Paleogene Takes Gulf Stage As Latest Production Player

Production is from Neogene-age Reservoirs

Ninety-nine percent of total Gulf of Mexico production is from Neogene-age reservoirs (Pleistocene, Pliocene and Miocene), but several recently announced deepwater discoveries encountered large potential reservoirs in Paleogene-age sands (Oligocene, Eocene and Paleocene).

Image Caption

Reserves in the Gulf of Mexico, discovered by year. Note that no reserves were added during the years 1979, 1980 and 1992. The two largest fields in the deep water, Mars and Thunder Horse, were discovered in 1989 and 1999.
Data courtesy of Steve Cossey

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Ninety-nine percent of total Gulf of Mexico production is from Neogene-age reservoirs (Pleistocene, Pliocene and Miocene), but several recently announced deepwater discoveries encountered large potential reservoirs in Paleogene-age sands (Oligocene, Eocene and Paleocene).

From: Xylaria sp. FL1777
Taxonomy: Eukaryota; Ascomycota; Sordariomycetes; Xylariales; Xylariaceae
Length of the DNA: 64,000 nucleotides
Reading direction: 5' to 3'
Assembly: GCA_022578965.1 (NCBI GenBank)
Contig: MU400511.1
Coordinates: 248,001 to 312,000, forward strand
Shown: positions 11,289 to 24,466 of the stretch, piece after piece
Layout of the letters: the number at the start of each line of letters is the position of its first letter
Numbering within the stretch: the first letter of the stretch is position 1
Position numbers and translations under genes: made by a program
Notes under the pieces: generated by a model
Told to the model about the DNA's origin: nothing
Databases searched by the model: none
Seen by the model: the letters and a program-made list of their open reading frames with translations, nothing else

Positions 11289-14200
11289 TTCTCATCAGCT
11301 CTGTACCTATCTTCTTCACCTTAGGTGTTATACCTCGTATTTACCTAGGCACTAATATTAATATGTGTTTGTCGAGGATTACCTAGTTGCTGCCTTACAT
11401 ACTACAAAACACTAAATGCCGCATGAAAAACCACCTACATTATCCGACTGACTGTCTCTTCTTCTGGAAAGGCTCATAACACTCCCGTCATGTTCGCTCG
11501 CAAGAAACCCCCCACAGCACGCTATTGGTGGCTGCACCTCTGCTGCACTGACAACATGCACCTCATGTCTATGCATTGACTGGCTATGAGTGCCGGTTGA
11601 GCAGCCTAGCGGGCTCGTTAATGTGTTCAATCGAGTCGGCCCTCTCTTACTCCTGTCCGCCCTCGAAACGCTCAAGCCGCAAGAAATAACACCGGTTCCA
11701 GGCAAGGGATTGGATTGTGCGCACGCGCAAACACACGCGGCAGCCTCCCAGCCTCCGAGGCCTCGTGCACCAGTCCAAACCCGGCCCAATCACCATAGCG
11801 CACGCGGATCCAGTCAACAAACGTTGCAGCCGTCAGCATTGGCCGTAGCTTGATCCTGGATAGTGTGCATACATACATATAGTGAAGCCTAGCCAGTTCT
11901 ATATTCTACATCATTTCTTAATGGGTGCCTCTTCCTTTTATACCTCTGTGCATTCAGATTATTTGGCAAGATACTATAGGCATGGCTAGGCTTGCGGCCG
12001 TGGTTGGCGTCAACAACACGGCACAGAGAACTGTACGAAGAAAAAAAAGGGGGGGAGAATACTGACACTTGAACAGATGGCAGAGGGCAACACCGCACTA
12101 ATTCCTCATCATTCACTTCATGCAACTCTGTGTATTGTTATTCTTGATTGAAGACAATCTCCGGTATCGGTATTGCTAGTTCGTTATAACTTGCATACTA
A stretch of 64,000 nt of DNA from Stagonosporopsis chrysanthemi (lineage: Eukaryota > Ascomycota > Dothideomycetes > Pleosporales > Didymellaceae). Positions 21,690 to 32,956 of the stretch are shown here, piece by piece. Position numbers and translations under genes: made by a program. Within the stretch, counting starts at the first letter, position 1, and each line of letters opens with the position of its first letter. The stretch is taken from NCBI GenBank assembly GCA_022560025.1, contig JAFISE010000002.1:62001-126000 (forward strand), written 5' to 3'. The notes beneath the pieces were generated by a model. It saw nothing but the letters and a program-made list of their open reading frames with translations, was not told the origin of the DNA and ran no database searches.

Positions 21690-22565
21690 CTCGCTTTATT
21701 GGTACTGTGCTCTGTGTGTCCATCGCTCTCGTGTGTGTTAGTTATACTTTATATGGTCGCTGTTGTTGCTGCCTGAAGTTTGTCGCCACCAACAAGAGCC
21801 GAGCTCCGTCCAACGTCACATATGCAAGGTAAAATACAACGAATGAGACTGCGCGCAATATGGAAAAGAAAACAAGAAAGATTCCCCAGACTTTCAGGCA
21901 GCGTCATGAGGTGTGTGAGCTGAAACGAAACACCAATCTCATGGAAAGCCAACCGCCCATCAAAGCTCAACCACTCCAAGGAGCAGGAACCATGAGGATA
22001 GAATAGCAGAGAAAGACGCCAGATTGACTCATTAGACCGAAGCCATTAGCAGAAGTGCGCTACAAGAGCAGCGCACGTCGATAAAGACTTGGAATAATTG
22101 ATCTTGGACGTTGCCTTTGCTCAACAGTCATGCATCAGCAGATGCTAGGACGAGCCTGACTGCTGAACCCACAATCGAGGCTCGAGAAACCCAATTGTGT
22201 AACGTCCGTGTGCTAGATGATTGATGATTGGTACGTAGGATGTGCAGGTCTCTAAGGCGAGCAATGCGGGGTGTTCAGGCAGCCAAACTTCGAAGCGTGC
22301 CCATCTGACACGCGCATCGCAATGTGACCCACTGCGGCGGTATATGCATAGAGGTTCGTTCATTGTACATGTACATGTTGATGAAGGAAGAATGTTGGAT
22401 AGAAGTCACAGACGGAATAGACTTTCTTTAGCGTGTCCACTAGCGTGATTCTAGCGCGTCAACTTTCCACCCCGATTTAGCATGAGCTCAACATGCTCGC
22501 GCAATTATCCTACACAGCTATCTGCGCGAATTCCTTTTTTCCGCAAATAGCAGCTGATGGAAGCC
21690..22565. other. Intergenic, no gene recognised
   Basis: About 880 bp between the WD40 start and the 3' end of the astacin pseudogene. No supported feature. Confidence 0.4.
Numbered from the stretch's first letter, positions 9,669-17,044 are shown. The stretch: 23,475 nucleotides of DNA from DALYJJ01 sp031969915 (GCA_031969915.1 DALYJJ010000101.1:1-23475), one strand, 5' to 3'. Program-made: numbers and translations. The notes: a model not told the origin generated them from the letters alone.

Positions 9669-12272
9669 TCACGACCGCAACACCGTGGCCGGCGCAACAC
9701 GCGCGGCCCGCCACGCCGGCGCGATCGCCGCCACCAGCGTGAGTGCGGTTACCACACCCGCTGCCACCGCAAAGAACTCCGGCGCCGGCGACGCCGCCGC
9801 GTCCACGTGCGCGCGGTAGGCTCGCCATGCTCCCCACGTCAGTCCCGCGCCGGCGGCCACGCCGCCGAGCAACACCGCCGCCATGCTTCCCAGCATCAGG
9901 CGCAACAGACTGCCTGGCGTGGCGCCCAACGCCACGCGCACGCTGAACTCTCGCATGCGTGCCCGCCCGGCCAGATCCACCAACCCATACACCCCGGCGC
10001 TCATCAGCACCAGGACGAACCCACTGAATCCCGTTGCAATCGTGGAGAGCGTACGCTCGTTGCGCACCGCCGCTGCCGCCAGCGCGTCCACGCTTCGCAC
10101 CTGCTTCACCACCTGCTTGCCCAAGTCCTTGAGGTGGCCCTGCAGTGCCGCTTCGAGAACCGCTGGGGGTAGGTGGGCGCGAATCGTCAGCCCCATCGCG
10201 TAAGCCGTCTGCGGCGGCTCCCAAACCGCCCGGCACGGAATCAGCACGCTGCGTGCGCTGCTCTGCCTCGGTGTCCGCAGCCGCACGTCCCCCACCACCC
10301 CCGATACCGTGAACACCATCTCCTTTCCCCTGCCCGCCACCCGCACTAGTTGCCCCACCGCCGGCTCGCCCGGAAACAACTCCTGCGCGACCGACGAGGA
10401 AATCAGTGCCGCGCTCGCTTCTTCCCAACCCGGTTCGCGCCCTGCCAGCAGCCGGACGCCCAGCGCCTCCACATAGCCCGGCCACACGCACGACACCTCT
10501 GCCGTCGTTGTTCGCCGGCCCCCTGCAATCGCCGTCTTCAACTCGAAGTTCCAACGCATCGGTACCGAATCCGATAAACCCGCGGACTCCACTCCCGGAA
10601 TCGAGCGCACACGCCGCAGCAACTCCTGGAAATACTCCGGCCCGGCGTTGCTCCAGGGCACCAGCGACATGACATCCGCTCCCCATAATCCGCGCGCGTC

This older portion of the geologic section has been very lightly tested in the Gulf, and these recent discoveries may open wide areas of the Gulf to further drilling, according to the MMS report.

The Mississippi Fan and the Perdido foldbelts include reservoirs of Paleogene age. Announced discoveries at Trident and Great White in the Alaminos Canyon area and at St. Malo, Cascade and Chinook in the Walker Ridge area provide evidence of productive Paleogene reservoirs in a wide area of the deepwater Gulf of Mexico.

Key questions remain to be answered regarding the extent and reducibility of these older reservoirs, according to the report.

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